In the five years since NYC-DSA began running electoral campaigns with the 2016 State Senate campaign of Debbie Medina and the 2017 City Council campaigns of Khader El Yateem and Jabari Brisport, and in the three years since Alexandria Ocasio-Cortez’s victory in the 2018 Democratic primary, we have built an electoral operation with significant power in New York City politics. As we write, New York City is represented at the state level by two socialist state senators and four socialist assembly members, and at the federal level by one socialist congresswoman.
In our view, this is because of our chapter’s focus on direct voter contact, or what is colloquially known in electoral spaces as “field operations.” The most important (and most labor-intensive) aspect of field organizing is in-person canvassing focused on turning out base voters, which involves impactful conversations that increase turnout and help our candidates win. Phone calls, texts, social media posts, and other means of voter contact can be effective among certain constituencies and are a key tactic for electoral organizing, but in-person canvassing reaches voters that might be otherwise inaccessible, including elderly people, immigrants, and those who simply never answer calls or texts. Physical presence in constituents’ communities has an inherently radical character that has been the foundation of NYC-DSA’s electoral success.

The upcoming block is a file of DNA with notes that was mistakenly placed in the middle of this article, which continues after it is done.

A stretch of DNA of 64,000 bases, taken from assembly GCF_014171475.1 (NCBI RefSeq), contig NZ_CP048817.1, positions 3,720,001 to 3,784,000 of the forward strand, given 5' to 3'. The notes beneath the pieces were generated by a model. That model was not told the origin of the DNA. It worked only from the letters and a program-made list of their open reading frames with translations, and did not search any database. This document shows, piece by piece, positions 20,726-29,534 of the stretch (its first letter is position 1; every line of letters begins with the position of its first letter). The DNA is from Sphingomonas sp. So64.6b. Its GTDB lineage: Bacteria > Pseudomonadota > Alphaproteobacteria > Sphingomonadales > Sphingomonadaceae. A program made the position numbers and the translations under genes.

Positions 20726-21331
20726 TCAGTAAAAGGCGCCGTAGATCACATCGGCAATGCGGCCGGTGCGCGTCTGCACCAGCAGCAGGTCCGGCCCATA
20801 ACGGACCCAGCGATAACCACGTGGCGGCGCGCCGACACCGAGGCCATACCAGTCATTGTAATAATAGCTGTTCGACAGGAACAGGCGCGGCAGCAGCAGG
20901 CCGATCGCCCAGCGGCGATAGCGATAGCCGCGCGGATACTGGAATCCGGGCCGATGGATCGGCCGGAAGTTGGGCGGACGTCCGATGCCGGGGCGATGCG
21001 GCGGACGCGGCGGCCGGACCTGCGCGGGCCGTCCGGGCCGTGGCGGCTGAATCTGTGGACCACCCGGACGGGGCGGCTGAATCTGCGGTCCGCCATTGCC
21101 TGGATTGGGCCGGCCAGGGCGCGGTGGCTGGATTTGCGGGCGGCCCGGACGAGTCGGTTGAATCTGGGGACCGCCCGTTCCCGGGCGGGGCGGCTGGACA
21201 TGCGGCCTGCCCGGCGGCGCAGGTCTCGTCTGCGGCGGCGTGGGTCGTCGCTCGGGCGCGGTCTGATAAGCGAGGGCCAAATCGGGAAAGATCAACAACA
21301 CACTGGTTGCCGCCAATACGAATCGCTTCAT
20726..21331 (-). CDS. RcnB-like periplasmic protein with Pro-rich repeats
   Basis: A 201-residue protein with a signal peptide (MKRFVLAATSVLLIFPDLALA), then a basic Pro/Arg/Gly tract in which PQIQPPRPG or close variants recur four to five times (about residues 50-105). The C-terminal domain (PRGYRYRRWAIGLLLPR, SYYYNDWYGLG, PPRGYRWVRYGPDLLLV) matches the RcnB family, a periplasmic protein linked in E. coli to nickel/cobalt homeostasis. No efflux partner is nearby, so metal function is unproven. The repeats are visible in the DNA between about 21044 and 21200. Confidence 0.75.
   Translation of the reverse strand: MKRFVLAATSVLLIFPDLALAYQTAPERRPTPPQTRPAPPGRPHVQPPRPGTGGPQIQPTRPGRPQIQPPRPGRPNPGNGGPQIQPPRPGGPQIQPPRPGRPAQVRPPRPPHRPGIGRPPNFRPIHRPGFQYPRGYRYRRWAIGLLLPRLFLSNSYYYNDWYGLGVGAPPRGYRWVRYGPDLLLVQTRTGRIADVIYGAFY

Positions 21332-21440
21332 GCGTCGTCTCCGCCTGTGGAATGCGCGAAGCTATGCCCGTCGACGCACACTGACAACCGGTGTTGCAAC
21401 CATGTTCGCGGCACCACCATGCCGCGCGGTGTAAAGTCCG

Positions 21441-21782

On top of its demonstrated effectiveness at winning electoral campaigns, direct voter contact opens opportunities for base-building and develops capacity for legislative and issue-based campaigns. In-person connection with ordinary voters enables socialists to break out of our existing milieus and make serious inroads into working class communities of color, cultivating organizers to take on leadership roles in future campaigns and creating connections with existing working-class institutions like unions and tenant associations. In addition, voter contact (especially canvassing) allows for further engagement with voters that does not need to end with electoral cycles. One example of this dynamic is the leadership role NYC-DSA was able to play in the campaign for the Housing Stability and Tenant Protection Act of 2019, which was a historic defeat for the real estate industry in Albany that paved the way for further tenant organizing statewide. This dynamic is unique to socialist campaigns because our aim is to both build collective power and deliver services to working class communities, which is aided by, but not limited to, winning formal elections. Our victories may be partially explained by New York City’s high population density, but this strategy still has implications for urban DSA chapters that have not yet enjoyed sustained electoral success, especially since canvassing has empirical evidence to support its effectiveness.